With the news this week that Aon Corp. is moving its headquarters from Chicago to London, a familiar question arises: will Chicago take a hit to its image as a world class city?
“It is appropriate to ask that question, not as a general hand-wringing kind of thing, but in the classic 120-year or more tradition of Chicago,” said urban strategist Paul O’Connor, a former deputy director of the Illinois Department of Commerce and Economic Development who was founding executive director of the 13-year-old World Business Chicago.
“You do have a special case here in Chicago insofar as the business leadership has for at least 120 years been intimately involved in the strategic growth and development of the city as an international center,” O’Connor said. “This is a phenomenon you don’t find historically in any other big American city. So the capabilities of the leadership of Chicago business to affect long-term outcomes of global competitiveness and whether this remains an easy place to attract the top level of talent, that’s the core issue.”…
“There are underpinnings that matter,” O’Connor, now with architectural firm Skidmore, Owings & Merrill, said from China, where he’s working on a project. “You look through the board of Aon. These people were like the college of cardinals of Chicago boosters. So if you’ve got a good explanation that you can pick up (more money) by doing this, great. But if those college of cardinals of Chicago boosters don’t stay on it and make sure that you are a competitive business environment, then things do erode. … You’ve got to stay hungry.”…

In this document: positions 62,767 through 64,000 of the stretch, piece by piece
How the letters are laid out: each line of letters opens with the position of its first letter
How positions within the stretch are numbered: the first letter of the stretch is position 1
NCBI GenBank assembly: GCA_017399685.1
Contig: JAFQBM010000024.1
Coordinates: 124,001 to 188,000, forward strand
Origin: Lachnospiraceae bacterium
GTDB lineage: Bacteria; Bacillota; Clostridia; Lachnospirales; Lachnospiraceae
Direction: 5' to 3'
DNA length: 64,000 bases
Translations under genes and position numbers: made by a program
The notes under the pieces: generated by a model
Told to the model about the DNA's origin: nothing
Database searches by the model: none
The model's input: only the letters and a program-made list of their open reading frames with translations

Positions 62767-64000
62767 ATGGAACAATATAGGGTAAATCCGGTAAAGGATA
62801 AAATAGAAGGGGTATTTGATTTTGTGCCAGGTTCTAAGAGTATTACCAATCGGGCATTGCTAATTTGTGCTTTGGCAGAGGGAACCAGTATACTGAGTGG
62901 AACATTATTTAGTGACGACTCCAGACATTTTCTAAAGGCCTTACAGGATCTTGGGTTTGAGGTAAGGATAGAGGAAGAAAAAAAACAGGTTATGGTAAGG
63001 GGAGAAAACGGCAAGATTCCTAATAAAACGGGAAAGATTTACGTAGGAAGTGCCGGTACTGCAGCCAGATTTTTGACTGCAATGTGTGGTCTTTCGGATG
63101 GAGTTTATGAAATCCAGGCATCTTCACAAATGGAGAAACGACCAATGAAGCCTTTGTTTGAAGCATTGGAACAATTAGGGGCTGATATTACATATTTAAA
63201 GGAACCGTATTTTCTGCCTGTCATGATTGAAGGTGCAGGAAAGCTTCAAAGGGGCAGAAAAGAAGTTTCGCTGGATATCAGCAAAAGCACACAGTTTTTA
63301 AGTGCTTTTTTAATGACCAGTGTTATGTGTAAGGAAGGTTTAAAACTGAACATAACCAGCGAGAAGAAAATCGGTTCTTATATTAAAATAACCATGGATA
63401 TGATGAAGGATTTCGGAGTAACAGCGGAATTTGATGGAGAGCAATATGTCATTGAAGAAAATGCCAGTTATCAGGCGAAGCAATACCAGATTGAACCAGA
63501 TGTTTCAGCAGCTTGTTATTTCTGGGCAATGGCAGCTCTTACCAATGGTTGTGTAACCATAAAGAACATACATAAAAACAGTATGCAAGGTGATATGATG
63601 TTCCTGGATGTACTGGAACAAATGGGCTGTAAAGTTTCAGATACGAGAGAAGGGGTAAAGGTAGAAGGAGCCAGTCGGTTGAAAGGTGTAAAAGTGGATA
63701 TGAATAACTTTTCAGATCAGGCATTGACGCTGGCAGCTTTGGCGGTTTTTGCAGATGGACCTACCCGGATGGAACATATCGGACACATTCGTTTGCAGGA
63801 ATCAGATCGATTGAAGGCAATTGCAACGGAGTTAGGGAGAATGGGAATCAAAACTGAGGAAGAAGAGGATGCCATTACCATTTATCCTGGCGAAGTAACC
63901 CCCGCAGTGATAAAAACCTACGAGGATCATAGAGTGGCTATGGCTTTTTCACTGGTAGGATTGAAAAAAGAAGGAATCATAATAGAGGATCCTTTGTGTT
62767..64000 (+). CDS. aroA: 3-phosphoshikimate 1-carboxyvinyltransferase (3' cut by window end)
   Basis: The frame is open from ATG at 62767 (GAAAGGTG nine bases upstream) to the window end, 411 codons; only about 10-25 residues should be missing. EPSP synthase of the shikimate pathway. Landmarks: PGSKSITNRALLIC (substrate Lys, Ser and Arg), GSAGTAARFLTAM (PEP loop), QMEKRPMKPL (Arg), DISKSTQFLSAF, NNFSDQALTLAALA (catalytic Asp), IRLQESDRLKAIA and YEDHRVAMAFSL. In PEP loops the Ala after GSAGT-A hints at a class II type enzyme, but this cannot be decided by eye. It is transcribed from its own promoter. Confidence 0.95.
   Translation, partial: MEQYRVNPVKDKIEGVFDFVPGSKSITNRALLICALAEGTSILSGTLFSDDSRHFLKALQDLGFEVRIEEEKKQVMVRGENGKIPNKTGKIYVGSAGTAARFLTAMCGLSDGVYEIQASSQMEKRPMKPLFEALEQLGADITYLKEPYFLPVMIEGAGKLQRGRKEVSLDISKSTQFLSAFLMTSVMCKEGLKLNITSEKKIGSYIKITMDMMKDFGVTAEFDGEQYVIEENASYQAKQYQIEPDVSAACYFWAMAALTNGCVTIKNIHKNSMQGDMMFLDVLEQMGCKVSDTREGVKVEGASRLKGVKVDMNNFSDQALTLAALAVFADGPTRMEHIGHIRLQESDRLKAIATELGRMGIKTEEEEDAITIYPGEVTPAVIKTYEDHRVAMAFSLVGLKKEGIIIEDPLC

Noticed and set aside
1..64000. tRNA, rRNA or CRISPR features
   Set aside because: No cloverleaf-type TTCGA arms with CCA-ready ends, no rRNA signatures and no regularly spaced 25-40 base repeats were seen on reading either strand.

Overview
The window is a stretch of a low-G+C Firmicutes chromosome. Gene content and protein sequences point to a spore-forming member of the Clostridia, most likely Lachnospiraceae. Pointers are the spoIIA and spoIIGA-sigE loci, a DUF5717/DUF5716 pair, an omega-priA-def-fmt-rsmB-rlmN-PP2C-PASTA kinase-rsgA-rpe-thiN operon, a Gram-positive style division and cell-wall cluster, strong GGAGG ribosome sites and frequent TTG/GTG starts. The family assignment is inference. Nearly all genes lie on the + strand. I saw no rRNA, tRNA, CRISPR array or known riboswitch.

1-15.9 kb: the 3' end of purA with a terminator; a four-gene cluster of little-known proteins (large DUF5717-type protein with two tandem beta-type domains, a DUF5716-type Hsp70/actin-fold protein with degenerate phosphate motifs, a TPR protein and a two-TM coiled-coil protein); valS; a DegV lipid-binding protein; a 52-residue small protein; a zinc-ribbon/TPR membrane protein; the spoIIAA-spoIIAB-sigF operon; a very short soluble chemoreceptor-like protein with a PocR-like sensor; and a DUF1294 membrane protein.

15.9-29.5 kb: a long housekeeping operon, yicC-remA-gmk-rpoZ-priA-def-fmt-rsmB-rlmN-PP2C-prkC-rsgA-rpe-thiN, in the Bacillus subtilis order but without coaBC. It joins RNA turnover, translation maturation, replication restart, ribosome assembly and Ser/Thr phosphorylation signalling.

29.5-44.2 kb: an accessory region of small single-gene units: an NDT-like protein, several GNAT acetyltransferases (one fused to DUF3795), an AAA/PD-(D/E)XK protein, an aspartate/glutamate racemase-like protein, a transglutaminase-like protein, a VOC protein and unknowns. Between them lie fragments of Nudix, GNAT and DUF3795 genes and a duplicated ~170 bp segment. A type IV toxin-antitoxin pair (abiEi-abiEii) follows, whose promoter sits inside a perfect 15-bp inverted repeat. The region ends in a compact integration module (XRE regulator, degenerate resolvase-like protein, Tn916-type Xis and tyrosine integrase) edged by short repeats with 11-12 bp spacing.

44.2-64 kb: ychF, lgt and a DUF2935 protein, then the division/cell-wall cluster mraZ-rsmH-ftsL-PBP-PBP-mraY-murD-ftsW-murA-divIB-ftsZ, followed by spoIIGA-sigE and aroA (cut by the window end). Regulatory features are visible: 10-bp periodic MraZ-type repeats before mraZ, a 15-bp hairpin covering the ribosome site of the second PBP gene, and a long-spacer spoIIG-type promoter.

“The thing you have to look out for is that you don’t slip (as a city in the world’s eyes),” O’Connor said. “That’s why everybody should be saying the rosary to make sure everything goes nicely at the NATO/G-8 (meetings set to bring international leaders and protesters to Chicago in May), so you don’t send bad messages. On the one hand, you have reality, which really matters. On the other, you have perception, which also matters, but I’d rather have reality over perception.”
The issue here seems to be perceptions, not the reality that Chicago still contains a number of headquarters. The reality is that Chicago truly is a world-class city – one 2010 ranking had Chicago at #6 in the world. The moves of highly visible companies might be problematic for politicians who have to create and defend a record on jobs but Aon moving to London will not knock down Chicago a notch unless multiple companies follow suit.
At the same time, perceptions are important. Maybe the better question to ask here is why Chicago needs to keep reaffirming its status as an important city. Perhaps it goes back to that “Second City” nickname that put Chicago behind New York but is also a reminder that Los Angeles has zoomed ahead in population (and status?) as well. Perhaps it is because Chicago knows it is part of the Rust Belt and has been a rare city that has been successful despite the loss of many manufacturing jobs. In the end, why doesn’t have Chicago have more confidence in its standing? The nervousness might motivate Chicago to pursue greater things but it also looks silly at times.
My verdict: Chicago will be fine. That doesn’t mean the city shouldn’t continue to try to woo new corporations or help encourage new start-ups. At the same time, Chicago should operate from a position of strength, selling the better aspects of Chicago, rather than a posture of weakness where any move might topple Chicago from the circle of great cities.